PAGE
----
Summer Sewing ~ Simple Machine Appliqué

on July 7 | in Sewing + Quilting Tips, Sewing Tutorials + Patterns | by | with 114 Comments

This is the first of two articles by Elizabeth; she shares everything you need to know for some fun, summer appliqués! This first post is a “how to” covering supplies and materials, machine settings and more, and today Elizabeth even gives you a PDF download to get started. The basic appliqué sheet includes a sea horse, sea anemone and starfish. Later this week she’ll help us with layering and more complex appliqués (and great patterns for more involved designs). Maybe you’ll want to try appliqués on your new summer tote?!

Years ago, I had a job sewing patches, letters and so forth onto letterman jackets and sports uniforms. It was a terrible job, but I learned a lot about how to sew things onto other things, and I’ve used those skills to refine a style of machine appliqué that I like to use on quilts and bags.


I start with fusible webbing, which is basically a paper-backed web of glue that can be fused to fabric, turning it into a kind of iron-on patch. It also stabilizes the fabric, making it possible to use slippery materials or even stretch knits for appliqué.

The two brands of fusible webbing I see most often are Steam-A-Seam and Heat-N-Bond. Both brands come in heavy and light (or “lite”) versions. The heavy versions are difficult to stitch through, so I always buy the “lite.” The main difference between Steam-A-Seam and Heat-N-Bond is that Heat-N-Bond has paper backing on only one side, whereas Steam-A-Seam has paper on both sides.

Having the paper on both sides is useful if you want to trace a mirror image of something (like letters) because you can trace the image or letter the “right” way on one side and then flip your sheet of Steam-A-Seam over to the other side to trace the mirror image. If you’re using patterns that are already oriented appropriately, Heat-N-Bond may be a better choice because you won’t have to fiddle with the extra paper.

Using a stabilizer under your work can make the process easier, especially on lightweight fabrics and stretch knits. It prevents your fabric from shifting and pulling as you stitch around your appliqué. I like to use iron-on paper stabilizer, which can be torn away when you’re finished. This product is especially nice to use when placing an appliqué over patchwork, since it keeps your seams from shifting about while you work. If your project can use some added support, a lightweight fusible interfacing does the same job and won’t have to be removed when you’re done stitching.

If you have a finicky machine, or if you’re having trouble getting a good stitch, placing a drop of Sewer’s Aid (silicone drops) on your needle may help. It’s a lubricant that will help your needle get through all the gluey layers smoothly.

Here are some of the materials I use most often:

Cotton: Solid or printed cotton is easy to find, easy to use and easy to care for. Cotton is ideal for use on solid backgrounds. However, it’s relatively thin and often translucent, so it’s not always the best choice to use over patchwork.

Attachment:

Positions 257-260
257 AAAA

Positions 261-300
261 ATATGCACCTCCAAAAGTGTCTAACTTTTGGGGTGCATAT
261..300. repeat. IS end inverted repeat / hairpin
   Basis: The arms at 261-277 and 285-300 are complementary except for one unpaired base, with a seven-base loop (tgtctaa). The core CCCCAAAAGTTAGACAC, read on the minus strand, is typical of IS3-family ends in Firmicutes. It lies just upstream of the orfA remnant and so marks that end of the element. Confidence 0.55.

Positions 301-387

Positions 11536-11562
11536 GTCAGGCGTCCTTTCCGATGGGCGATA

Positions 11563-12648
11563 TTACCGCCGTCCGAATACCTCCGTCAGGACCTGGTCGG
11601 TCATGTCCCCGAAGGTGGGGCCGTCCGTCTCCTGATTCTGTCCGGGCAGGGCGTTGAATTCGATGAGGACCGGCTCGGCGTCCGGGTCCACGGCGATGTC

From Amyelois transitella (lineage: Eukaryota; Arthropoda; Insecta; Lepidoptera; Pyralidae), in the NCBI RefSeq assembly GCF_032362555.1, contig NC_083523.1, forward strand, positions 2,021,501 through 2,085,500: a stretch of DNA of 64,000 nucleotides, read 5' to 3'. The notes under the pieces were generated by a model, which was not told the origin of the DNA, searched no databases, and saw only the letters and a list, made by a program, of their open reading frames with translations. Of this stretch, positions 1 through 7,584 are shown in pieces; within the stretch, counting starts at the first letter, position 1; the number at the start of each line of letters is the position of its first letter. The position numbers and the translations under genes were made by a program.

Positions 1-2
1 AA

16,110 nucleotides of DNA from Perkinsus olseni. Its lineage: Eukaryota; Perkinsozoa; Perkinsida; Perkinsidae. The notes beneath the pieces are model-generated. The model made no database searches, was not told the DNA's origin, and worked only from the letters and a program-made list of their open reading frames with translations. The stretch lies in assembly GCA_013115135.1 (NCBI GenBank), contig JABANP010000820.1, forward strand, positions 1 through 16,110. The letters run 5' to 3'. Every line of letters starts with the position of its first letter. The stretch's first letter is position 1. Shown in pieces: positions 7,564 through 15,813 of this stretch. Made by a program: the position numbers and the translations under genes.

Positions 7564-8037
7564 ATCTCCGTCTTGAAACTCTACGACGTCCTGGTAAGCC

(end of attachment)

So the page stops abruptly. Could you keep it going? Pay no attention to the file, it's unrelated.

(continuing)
Felt: Felt is my favorite material for appliqué. I like to use wool and wool blend felts, because they can be ironed. Acrylic felt can be used, but it’s more work, since it melts and scars so easily. If you do use acrylic felt, I suggest buying the kind that comes on bolts. I’ve noticed the quality is often better than the kind that comes in sheets. If you’re using 100% wool felt on a quilt or clothing, be sure to pre-wash it.

Polar Fleece: Polar fleece is a great, economical choice for baby quilts. It also stands up well to machine washing and drying.

Microfiber Fleece (e.g. Minky): Microfiber fleece is a great choice for animal appliqués. It sheds a lot and it can be tricky to get the nap just right when cutting it into appliqué shapes, but the results are worth the extra effort.


For best results, match your thread to the color of your appliqué. (If you’re choosing between two colors of thread, I suggest using the darker one.) I always use the same color thread and bobbin.

Creating Your Appliqué:

The first step is making an iron-on appliqué. Place your fusible webbing over your pattern, with the glue side down, and trace your pattern using a pencil. Trim away excess fusible webbing and place glue-side down onto the wrong side of your appliqué fabric. If you’re using cotton or wool felt, you can iron the shape directly onto your fabric. Use sharp scissors to cut out your appliqué. (Because I make lots of appliqués, I have a pair of sewing scissors that I use specifically to cut through fusible webbing and its paper backing.)

If you’re making an appliqué out of polar or microfiber fleece, or anything else that may be damaged by too much heat or pressure from the iron, pad your pressing area with a folded towel. Place your appliqué fabric, wrong side up, with your fusible webbing shape on top. Cover the entire area with a clean piece of scrap fabric and press quickly – just enough to adhere the fusible webbing. I’ve found that a few quick bursts of steam and very little pressure work well and reduce the smashing effect the iron can have on delicate fabrics.

Prepare the fabric you’re applying your appliqué to by ironing a piece of stabilizer or fusible interfacing to the back. Position your appliqué on the right side of the fabric, cover with a scrap of clean fabric and iron in place.

If your appliqué is fleece or something similar, you’ll want to do this process “upside down” so you can press from the back, rather than on top of your delicate fabric. Lay your appliqué, right side down on top of the same folded towel you used earlier. Place the fabric you’re applying the appliqué to right side down on top of the appliqué. Use quick bursts of steam and very little pressure to activate the fusible webbing and adhere the appliqué to your fabric.

Starting to Sew:

Prepare your machine by switching your settings to a buttonhole or satin stitch and putting in a new needle. If desired, put a drop of Sewer’s Aid on your needle.